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Letter From the Editor

Miriam Arbus

Speaking up and representing all the small voices, and always doing so from a place of understanding: That’s one of the many ways I’d describe my feminisms.

When I began writing this letter last week I was filled with inspiration from all of the incredible feature artists and writers that we have been lucky enough to connect with in our second edition (and via Sleepover Club Initiative in general). I am constantly amazed and inspired and comforted by our expanding community of strong voices and passionate lovers. 
Our invitation to provide work commenting on the role and importance of our changing landscape of contemporary feminisms, was met with insightful response. We present, in this Edition II, a complex conversation that initiates considerations of gendered expectations and constructs of womanhood, motherhood, censorship, objectification and representation. Edition II asks that we analyse the way we react, and the way we communicate. 

Sitting down to finish writing, I feel quite a bit more down on luck. This past week a major court case gripped my home town, Canada. Jian Ghomeshi, is a major public figure in Canada, having dominated one of our most popular radio shows and was considered to be a trustworthy person by many. In 2014, after one brave woman stepped forward to publicly discuss the traumatic sexual assault she experienced at the hands of Ghomeshi, countless women came forward with the same stories to tell.

In a process that has spanned too many months, these women have been examined and cross examined with the whole country looking on. They have been worn raw, exposing extremely emotional and vulnerable personal experiences on such a public platform. They collectively are seeking retribution, and striving to speak with strong voices in hopes that perpetrators can be held accountable, and that domestic violence and sexual abuse finds acknowledgement and rejection in our societal space.

After many gruelling sessions, the court has ruled that Jian Ghomeshi is not guilty. The game of he-said she-said so overtly ignored what so many she’s had to say. Instead of engaging in an empathetic conversation supporting the victims who had suffered, the court insisted on following with rigour, the stagnant and stale institutional structures that have been instilled long ago. This then resulted in Ghomeshi walking free due to “inconsistencies” in the victim’s statements. The defence lawyer implemented really heart breaking tactics - suggesting that the victims had enticed their assaulter, that they had too much to drink, and that they were only searching for media attention. (maybe she wore short shorts and was basically asking for it...)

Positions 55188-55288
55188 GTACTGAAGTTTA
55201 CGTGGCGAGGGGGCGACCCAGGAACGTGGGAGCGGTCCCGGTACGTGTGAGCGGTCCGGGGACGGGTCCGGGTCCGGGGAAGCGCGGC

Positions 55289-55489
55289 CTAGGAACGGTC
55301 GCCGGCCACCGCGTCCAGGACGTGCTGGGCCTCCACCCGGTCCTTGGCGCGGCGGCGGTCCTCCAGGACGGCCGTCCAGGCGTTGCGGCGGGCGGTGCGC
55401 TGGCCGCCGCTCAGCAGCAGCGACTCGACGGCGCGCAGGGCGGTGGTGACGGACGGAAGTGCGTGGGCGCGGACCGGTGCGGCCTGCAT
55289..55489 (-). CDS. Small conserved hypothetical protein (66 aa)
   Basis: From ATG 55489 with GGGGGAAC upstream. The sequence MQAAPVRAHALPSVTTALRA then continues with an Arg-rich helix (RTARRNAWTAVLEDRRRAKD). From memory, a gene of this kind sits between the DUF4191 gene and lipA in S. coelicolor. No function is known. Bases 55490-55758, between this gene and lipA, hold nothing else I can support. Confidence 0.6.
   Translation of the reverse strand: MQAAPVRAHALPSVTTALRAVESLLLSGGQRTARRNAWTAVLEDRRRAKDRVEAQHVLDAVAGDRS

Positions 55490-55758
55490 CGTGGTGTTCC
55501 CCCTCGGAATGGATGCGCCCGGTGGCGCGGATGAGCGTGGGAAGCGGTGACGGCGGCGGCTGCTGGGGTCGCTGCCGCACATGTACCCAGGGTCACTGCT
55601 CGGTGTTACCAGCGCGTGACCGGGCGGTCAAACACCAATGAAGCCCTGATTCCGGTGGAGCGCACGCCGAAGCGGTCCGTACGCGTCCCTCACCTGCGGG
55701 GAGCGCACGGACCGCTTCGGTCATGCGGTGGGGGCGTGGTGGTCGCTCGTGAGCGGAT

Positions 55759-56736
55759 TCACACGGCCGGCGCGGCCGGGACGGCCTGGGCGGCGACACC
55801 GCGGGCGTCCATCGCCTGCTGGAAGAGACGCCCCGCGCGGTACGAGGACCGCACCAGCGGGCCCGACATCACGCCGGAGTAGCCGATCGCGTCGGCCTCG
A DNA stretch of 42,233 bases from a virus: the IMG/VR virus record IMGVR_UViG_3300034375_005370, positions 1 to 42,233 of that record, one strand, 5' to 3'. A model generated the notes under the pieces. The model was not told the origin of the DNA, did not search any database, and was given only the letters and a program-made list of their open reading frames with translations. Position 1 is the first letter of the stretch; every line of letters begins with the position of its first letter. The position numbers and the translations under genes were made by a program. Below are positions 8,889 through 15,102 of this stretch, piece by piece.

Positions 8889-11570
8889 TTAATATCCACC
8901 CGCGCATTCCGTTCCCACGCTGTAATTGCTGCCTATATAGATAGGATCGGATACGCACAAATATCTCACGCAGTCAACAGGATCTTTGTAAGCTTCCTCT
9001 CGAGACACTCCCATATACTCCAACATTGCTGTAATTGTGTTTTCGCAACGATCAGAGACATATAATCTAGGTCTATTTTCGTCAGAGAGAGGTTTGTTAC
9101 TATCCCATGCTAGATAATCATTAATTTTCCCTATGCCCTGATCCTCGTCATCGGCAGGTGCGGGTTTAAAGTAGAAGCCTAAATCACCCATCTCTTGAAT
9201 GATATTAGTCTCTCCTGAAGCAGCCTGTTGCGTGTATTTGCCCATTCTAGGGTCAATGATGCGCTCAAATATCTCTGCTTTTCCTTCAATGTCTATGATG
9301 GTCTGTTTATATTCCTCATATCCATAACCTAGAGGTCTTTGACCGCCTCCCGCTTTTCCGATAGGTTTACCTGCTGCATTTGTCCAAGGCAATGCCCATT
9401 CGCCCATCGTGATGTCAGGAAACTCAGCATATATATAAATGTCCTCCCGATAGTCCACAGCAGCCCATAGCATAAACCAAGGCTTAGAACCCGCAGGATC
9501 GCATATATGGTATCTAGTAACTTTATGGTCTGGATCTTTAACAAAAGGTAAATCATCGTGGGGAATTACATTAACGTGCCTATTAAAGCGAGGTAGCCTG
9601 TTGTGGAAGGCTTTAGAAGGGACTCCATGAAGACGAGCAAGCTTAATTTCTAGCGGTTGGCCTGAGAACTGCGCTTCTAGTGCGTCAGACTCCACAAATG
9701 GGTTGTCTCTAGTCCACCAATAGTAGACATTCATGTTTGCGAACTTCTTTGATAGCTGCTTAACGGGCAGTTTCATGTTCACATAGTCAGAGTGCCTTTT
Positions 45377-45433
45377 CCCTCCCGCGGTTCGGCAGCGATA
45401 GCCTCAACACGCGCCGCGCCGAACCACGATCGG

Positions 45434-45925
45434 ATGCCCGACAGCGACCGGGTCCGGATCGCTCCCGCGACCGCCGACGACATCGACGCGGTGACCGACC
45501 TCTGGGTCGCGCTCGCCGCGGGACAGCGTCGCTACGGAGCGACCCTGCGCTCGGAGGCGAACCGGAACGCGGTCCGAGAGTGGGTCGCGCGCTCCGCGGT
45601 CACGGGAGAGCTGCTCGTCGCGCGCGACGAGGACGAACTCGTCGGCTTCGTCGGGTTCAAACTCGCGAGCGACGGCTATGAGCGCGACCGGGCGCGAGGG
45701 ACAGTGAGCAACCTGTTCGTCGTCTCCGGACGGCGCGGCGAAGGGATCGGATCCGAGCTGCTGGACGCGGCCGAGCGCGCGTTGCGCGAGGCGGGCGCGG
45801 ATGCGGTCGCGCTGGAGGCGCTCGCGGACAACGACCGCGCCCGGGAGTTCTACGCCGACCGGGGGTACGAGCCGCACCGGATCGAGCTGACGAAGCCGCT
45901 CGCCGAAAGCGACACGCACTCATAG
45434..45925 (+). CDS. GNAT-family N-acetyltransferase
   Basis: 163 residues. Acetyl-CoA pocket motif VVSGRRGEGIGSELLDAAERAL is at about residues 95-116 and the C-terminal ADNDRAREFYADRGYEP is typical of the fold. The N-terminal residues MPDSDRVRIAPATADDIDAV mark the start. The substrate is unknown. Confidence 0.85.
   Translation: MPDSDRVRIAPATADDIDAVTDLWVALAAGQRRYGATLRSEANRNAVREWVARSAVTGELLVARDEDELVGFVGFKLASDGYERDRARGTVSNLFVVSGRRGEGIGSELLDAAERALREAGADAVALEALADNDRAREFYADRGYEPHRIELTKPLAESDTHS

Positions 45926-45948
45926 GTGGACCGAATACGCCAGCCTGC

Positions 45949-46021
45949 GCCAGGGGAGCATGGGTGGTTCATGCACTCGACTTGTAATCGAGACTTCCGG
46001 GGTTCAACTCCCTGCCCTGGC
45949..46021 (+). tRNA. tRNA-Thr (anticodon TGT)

An entire nation has been involved in this conversation. The hashtag #BelieveSurvivors populates social media beseeching and offering support and fight,  yet court rulings (a system developed by those majorities in power), dictate the response. This is all done according to a set of rules that were designed before our increasing collective capacity for gender equality and also for empathy and cognitive/psychological understandings, even existed. Though this case and verdict are confusing and disheartening, I hope that this national and global conversation will inspire women and minorities everywhere to grow stronger together, and continue to speak up. I hope that we collectively learn to be sensitive to those who have experienced trauma.

So in this second web edition, Sleepover Club Initiative wants to know from everybody - what are your feminisms? How do we take feminisms into account and into practice, and move forward? How can we speak for ourselves and also for others?

I believe what we need to be pushing forward is a politic of responsibility, leaving behind our entitlements and self-involved anxieties. 
Read the submissions and go forth. Share your ideas with us always. 

Remember, as Arakawa and Gins in their ongoing Reversible Destiny projects remind: you can change your reality by changing your perception.

We’d love to hear from all of you and continue our What is Contemporary Feminisms platform as an ongoing forum. Send us your words, thoughts, images.